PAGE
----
The thought, time and energy that go into editing have not increased exponentially on Yahoo! Sports:
More thought, time and energy might have led to correcting the mismatched plural subject and singular verbs.
Would you consider Yahoo! News a trustworthy source of information if the editors either don’t proofread or can’t spot an obvious typo in a headline?
The word they were going for is affluenza, a blend of affluence and influenza, which joined the pop culture lexicon in 2013 when it was used in the defense of an obnoxious teen charged with four counts of intoxication manslaughter.
If you think a comma goes before a closing quotation mark, and never after, you might just be an American. ‘Cause that’s the way we punctuate here in the U. S. of A. If you think it goes after, then you might be thinking like the rest of the English-speaking world and like this Yahoo! Beauty editor:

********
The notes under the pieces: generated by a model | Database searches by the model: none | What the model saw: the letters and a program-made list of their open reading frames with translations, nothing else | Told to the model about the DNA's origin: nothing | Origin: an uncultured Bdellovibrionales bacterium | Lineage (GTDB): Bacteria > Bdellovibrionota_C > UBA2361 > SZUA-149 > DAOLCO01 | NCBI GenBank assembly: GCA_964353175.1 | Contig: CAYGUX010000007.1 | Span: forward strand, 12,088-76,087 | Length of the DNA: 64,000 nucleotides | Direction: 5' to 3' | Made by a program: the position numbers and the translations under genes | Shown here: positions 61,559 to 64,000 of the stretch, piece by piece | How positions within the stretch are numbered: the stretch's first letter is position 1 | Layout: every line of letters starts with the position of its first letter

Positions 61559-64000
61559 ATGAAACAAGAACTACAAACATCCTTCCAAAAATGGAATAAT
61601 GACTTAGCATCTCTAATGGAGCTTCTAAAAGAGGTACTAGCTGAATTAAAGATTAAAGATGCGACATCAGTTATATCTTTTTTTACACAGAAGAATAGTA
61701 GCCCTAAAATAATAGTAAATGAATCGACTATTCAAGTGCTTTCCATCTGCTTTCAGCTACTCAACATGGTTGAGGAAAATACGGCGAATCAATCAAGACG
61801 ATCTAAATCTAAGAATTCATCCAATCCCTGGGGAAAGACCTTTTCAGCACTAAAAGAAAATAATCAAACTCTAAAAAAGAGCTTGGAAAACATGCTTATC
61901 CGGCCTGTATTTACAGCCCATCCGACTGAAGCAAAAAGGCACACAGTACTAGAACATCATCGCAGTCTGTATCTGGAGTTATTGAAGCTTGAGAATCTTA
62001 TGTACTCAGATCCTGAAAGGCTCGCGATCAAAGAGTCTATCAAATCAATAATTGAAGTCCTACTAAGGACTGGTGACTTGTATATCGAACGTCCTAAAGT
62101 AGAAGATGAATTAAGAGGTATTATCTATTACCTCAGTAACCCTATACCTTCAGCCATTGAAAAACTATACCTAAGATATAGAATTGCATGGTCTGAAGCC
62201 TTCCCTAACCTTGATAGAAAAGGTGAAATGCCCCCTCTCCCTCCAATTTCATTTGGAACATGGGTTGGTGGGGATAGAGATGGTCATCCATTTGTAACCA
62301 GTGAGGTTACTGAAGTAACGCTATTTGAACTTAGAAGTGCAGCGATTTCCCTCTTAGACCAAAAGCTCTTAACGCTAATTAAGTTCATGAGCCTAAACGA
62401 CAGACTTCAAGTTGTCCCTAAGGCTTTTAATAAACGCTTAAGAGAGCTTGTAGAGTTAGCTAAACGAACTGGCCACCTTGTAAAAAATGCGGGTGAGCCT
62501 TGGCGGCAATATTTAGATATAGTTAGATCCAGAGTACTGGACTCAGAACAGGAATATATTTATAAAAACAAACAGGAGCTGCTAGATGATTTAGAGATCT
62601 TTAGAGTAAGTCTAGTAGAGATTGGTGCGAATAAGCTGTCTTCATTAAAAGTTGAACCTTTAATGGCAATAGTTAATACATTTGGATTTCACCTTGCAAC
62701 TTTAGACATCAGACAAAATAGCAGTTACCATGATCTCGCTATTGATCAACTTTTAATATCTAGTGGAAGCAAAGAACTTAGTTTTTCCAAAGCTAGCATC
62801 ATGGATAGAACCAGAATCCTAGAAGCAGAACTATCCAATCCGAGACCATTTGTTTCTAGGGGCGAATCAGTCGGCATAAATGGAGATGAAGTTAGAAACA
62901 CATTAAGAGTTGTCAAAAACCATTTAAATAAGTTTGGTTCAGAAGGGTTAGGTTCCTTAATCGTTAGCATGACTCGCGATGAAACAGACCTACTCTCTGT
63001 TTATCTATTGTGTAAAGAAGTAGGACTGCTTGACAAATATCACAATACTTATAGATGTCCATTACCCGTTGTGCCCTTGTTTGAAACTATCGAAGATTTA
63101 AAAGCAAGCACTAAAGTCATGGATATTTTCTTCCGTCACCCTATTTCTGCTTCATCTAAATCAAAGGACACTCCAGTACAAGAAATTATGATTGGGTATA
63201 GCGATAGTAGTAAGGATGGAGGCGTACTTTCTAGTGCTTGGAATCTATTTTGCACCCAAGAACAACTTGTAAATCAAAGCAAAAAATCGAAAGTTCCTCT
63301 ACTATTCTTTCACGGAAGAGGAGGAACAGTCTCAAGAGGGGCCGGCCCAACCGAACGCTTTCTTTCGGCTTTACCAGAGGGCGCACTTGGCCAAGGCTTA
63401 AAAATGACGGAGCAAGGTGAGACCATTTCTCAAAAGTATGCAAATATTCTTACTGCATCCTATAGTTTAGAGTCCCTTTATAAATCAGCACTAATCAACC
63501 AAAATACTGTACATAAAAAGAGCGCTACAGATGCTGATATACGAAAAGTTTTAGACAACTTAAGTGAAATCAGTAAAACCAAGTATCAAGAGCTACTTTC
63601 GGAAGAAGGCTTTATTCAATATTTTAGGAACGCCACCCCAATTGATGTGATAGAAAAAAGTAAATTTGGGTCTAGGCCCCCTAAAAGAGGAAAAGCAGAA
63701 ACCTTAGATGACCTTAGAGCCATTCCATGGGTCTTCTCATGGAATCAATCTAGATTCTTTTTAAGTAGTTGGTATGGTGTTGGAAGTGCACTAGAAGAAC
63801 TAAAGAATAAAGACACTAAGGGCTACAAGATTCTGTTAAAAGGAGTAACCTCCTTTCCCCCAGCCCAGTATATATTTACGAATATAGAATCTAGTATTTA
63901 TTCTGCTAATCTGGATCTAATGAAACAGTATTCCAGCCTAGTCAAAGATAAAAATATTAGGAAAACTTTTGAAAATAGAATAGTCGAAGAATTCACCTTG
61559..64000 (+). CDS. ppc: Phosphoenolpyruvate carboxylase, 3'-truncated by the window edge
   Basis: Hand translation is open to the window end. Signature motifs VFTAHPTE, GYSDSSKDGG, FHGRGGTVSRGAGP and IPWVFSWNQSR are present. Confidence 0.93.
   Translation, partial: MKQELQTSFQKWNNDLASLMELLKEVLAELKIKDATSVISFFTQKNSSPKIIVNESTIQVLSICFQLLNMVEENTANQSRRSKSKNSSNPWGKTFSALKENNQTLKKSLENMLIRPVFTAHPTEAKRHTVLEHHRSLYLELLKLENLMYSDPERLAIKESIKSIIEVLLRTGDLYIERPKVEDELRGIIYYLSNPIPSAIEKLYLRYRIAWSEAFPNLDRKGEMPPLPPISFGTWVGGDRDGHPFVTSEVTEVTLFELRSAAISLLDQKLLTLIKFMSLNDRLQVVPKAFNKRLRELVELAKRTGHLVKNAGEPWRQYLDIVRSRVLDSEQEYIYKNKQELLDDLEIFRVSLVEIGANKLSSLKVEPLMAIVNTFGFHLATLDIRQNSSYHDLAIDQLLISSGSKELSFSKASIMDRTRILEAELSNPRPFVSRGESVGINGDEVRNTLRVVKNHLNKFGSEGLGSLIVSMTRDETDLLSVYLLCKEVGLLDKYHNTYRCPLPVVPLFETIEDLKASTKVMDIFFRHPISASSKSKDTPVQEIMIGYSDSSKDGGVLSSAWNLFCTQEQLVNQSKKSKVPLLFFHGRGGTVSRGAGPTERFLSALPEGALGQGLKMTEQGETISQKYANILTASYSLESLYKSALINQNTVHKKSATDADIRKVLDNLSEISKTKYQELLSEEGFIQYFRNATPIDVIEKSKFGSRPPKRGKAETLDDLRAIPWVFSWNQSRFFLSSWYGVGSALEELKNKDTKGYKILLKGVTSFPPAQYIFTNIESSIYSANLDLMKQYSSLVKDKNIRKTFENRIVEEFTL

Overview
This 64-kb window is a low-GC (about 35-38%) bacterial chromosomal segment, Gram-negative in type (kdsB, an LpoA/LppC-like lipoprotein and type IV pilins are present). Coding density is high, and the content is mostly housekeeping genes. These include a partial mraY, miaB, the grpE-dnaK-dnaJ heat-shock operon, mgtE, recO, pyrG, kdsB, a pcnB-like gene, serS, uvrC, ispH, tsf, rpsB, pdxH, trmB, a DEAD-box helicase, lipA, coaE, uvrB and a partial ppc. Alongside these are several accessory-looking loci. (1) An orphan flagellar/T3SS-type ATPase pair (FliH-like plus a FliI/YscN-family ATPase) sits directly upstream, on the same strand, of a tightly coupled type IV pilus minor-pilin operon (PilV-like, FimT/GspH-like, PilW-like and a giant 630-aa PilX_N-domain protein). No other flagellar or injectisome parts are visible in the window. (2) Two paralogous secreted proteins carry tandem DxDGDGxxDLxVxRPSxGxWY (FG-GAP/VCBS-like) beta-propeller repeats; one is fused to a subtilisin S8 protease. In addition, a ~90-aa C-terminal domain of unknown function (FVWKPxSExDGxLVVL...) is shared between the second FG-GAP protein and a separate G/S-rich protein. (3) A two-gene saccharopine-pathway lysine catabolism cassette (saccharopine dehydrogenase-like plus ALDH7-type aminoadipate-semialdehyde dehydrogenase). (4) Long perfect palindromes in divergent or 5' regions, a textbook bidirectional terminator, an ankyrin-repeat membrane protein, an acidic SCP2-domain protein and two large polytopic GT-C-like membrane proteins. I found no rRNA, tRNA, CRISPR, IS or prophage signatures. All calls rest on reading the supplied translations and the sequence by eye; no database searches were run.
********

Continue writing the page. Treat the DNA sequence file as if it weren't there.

In the U.S., two punctuation marks always go before a closing quotation mark: comma and period.
The writer and editor at Yahoo! Style — neither of whom is a grammatical genius — thought this was correct:
In general neither, used as a pronoun, is grammatically singular and takes a singular verb like is, not are. Some experts are OK with neither taking a plural verb when it is followed by of and a plural, like: Neither of us know much about grammar.
The writer over at Yahoo! Style got my attention with this attempt to form a possessive:
She may have gotten other people’s attention, too. At least the attention of those who know that people is a plural noun and you form the possessive of a plural noun not ending in S with an apostrophe followed by an S: Like women’s, children’s, men’s, and people’s.